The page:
• The global adaptation goal of increasing adaptation capability and fostering resilience. IDDRI's adaptation papers were some of the first to propose a concrete formulation and detailed rationale for such a goal.
  • Engaging in adaptation planning processes: IDDRI’s papers had argued for the importance of having all countries undertaking adaptation planning. The Agreement establishes countries shall engage in such planning, notably periodically submitting an adaptation communication, inviting them to monitor, evaluate and learn from this.
  • Elaboration of a comprehensive framework to evaluate adaptation efforts: IDDRI’s 2014 and 2015 papers argued that greater attention needed to be given to analysing and recognising progress on adaptation. Article 7.3 commits the UNFCCC to tracking and recognising the adaptation of developing countries, and Article 7.14 specifies that adaptation shall be included in the global stock-take referred to above.


IDDRI’s transparency paper profoundly influenced several of the key transparency provisions adopted in the Paris Agreement, including:

  • Acknowledgment of transparency’s critical importance not just in keeping countries accountable to each other, but in building mutual trust and confidence: IDDRI’s paper had described in detail how a well-constructed transparency system can build trust among countries that collective action on climate is under way, thus enabling rising ambition over time.
  • Definition of the transparency system’s main role being to track countries’ progress toward achieving their NDCs: IDDRI’s paper provided a detailed rationale for why the transparency system should go beyond simply tracking changes in emissions, and track progress toward the implementation of countries’ commitments. This implies the importance for countries to provide information on the policies they are undertaking to fulfill their commitments, as well as data on the progress in implementing their contribution.
  • Creation of a unified transparency system with in-built flexibility: IDDRI’s paper was the first to provide a detailed argumentation for why a common transparency framework which nevertheless acknowledges countries’ different starting points provides the best basis for constructing a transparency system that keeps all countries accountable in an equitable manner. It drew from an assessment of the current UNFCCC transparency system and presented a detailed proposal for how to build on the experience of the current bifurcated (developed/developing countries) transparency system to construct a unified but flexible system which is effective and fair. This detailed outline proved very useful for providing negotiators with a vision of what the transition to a unified system could look like.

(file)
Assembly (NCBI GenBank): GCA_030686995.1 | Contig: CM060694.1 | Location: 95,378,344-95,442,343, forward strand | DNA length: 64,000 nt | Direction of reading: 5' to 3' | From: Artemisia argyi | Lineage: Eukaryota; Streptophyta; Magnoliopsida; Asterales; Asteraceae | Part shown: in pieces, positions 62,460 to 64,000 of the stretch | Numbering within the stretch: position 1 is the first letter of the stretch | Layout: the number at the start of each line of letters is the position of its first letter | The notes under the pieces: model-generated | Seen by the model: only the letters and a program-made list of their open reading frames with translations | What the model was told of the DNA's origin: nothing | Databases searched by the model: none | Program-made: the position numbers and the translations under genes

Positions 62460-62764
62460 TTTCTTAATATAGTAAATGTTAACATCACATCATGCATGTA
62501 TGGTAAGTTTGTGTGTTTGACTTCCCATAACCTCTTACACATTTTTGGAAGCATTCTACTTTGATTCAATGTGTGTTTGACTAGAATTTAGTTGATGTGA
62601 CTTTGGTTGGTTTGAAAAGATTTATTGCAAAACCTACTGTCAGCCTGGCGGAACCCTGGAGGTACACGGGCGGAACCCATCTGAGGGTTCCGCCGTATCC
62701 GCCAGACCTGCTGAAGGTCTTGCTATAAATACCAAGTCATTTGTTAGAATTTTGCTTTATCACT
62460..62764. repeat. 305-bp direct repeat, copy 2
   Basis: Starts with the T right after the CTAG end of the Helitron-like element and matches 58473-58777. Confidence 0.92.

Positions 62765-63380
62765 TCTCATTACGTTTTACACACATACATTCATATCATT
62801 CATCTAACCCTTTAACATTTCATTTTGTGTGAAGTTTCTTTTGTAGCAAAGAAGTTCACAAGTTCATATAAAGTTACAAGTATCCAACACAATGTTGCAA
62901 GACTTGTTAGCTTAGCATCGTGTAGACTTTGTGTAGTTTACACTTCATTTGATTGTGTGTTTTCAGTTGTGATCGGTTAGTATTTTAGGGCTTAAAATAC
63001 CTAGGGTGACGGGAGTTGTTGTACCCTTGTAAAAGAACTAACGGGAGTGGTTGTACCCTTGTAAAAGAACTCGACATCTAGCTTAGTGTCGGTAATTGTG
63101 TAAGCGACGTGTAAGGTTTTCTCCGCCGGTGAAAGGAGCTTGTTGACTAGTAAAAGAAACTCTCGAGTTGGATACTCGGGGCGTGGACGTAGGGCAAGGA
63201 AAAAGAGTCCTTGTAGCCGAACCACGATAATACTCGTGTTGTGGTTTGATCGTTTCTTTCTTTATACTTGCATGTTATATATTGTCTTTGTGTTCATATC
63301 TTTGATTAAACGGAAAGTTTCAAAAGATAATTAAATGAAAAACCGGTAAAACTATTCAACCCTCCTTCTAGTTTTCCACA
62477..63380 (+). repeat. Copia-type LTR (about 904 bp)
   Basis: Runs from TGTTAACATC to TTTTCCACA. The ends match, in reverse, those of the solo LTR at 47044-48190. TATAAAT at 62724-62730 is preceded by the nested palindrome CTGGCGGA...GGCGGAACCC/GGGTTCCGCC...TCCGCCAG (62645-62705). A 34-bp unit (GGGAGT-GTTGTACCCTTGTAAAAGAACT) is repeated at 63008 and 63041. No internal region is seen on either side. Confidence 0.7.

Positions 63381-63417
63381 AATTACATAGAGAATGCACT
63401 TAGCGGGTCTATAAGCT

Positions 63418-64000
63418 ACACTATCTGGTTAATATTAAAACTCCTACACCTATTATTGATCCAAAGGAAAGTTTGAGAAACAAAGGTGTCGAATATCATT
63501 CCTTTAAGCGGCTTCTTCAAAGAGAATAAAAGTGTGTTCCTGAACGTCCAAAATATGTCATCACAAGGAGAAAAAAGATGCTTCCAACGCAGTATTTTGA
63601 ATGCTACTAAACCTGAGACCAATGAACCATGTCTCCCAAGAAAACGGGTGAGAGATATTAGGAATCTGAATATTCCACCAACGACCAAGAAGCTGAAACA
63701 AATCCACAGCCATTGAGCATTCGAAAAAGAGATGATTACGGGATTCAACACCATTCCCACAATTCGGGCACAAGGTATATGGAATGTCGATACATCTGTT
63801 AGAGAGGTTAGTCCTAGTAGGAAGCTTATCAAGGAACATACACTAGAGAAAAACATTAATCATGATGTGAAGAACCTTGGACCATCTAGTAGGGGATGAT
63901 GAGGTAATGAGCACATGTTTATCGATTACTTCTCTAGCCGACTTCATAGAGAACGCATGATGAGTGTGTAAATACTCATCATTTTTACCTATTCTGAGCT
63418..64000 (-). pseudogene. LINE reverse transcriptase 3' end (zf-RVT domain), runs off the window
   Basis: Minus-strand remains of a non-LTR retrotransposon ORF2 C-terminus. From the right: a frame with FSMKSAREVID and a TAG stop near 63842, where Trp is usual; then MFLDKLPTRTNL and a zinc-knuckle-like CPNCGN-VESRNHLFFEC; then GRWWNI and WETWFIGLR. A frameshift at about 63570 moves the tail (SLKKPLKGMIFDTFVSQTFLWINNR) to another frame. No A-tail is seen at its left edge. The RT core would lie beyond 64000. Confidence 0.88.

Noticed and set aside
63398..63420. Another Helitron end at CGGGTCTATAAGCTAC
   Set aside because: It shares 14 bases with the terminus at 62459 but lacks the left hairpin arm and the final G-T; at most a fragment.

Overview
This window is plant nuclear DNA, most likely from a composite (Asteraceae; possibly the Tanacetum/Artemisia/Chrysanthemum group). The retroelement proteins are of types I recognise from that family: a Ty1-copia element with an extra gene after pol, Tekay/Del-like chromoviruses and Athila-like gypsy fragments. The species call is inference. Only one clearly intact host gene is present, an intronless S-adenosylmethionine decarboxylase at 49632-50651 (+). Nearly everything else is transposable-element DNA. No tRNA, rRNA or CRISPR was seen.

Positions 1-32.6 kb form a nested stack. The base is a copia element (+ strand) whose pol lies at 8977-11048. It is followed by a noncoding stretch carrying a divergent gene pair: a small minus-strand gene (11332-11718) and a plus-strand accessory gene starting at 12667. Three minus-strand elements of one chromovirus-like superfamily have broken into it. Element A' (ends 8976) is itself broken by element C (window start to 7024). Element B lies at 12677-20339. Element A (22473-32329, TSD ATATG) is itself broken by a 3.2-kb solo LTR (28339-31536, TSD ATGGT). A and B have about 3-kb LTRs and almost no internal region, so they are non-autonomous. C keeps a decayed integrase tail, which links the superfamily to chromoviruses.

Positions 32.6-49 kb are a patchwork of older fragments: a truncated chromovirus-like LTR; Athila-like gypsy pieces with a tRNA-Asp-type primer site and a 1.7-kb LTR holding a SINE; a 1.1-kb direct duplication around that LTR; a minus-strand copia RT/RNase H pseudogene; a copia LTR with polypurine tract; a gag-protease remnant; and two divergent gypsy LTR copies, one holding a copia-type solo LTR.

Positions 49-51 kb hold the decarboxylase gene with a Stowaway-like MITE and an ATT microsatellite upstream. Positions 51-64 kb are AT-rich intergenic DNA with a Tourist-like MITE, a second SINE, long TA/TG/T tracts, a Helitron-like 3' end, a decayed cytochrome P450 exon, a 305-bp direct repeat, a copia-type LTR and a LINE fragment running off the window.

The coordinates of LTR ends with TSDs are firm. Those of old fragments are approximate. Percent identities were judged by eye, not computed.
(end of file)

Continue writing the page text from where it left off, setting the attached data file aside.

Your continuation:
IDDRI’s paper on climate finance in the negotiations helped pave the way to three crucial elements on this topic in the Agreement:

  • A collective objective to shift investment flows consistent with the 2°C goal: The paper argued this should appear in the core legal text to signal long-term political commitment towards shifting trillions of investments in this direction.
  • Gradual enlargement of the donor base in a voluntary manner: IDDRI’s paper on climate finance argued that, in order to reflect the changing reality of international public investment, the Paris Agreement should gradually bring developing countries able to do so into the circle of contributors on international climate finance. Articles 9.1, 9.2 and 9.3 reaffirm the leadership of developed countries on climate finance and invite developing countries to contribute to a global effort to mobilise the necessary financial flows.
  • Anchoring the $100 billion and regular scaling-up of collective ambition on finance: As per the IDDRI paper, the Paris Agreement anchors the $100 billion goal as a floor for developed countries efforts from 2020, and commits countries to agreeing to a new collective objective for international climate finance in 2025, in the context of a global effort to mobilise the necessary financial flows.

Legal Form

The Paris Agreement reflects several of the options that IDDRI’s 2014 paper on legal form identified as being the most desirable. This includes: a hybrid legal form, binding provisions to implement and regularly update nationally determined contributions, the housing of NDCs outside of the Agreement, strong provisions on transparency, accountability and facilitation, and a compliance mechanism covering procedural obligations.

Other IDDRI work relevant to COP21

Over the course of 2014 and 2015 IDDRI also produced numerous publications on other relevant topics to the Paris Agreement: analysis on the paradigm shift the Paris Agreement marks with regards to the previous mode of international cooperation on climate change, analyses of the INDCs, the climate and ocean nexus, the French energy transition debate, and EU climate and energy policies. The entirety of IDDRI’s climate related publications can be found here.